2. The Right People: Obama campaign manager David Plouffe saw to it that the new media effort wasn’t organized as part of communications or finance, but as a stand alone part of the campaign. He then recruited top people from CNN, Google and Madison Avenue to staff what became an 81 person unit.
  3. Spotlight on Supporters: “The campaign made a concerted and deliberate effort to keep the spotlight on the people who supported Obama, and not just on the candidate.”
  4. Nimbleness: “The campaign was able to turn on a dime and launch a fundraising email within hours of [Sarah] Palin’s speech” criticizing “community organizers.” The email generated $11 million in contributions in a single day.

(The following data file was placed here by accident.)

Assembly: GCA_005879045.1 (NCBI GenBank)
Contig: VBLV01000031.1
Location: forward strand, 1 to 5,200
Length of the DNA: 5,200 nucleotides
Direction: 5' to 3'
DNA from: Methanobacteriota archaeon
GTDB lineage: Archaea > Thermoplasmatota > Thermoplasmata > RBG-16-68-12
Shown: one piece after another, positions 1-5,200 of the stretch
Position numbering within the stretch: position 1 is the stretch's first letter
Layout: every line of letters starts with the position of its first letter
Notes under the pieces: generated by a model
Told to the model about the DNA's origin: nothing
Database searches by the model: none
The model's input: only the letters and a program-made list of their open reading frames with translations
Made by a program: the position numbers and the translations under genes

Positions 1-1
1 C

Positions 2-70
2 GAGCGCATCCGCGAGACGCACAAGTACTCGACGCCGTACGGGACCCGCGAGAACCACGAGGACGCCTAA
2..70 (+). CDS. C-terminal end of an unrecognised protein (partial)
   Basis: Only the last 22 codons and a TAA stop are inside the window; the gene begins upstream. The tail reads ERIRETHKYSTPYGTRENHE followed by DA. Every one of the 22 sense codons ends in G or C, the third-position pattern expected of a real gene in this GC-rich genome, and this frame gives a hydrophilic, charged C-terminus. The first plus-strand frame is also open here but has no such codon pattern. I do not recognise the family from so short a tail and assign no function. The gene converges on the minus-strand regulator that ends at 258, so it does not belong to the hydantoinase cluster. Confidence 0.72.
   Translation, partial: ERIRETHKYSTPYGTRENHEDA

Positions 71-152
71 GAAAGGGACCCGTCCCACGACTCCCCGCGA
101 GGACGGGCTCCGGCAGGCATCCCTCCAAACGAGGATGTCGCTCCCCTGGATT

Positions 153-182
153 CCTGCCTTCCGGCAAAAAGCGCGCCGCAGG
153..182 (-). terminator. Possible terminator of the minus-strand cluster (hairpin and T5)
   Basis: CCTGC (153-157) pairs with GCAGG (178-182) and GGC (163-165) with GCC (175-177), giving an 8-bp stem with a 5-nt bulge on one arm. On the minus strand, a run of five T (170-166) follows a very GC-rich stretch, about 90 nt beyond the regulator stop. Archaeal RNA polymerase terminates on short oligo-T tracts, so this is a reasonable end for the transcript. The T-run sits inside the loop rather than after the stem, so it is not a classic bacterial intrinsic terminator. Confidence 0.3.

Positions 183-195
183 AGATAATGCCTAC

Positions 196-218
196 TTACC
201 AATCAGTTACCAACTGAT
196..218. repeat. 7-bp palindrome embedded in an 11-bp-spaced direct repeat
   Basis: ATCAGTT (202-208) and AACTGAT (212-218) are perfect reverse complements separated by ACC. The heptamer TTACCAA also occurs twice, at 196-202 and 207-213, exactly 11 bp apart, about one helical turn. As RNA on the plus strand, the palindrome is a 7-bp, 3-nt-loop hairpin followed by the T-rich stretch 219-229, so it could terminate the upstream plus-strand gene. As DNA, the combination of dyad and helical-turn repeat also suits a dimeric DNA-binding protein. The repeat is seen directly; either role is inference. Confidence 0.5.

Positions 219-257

5. Authenticity: “OFA managed to do something unique – share real, inside campaign information with its supporters, while making that information accessible and meaningful. Plouffe said: “Nothing is more important than authenticity. People have very sensitive bullshit-o-meters.”
  6. Content Matters: “From top notch emails, to 1,800 videos, to amazing graphic design, the new media team demonstrated a serious focus on content.”
  7. Data-Driven Culture: “More than any campaign in history, OFA was a data-driven operation.” The campaign created a six-person analytics team and tested and measured every aspect of the online program. “Entire projects were scrapped because the data showed they were not effective.”

The Brainerd/Wilberforce report offers this observation underscoring the essential requirement of any successful campaign – skillful execution: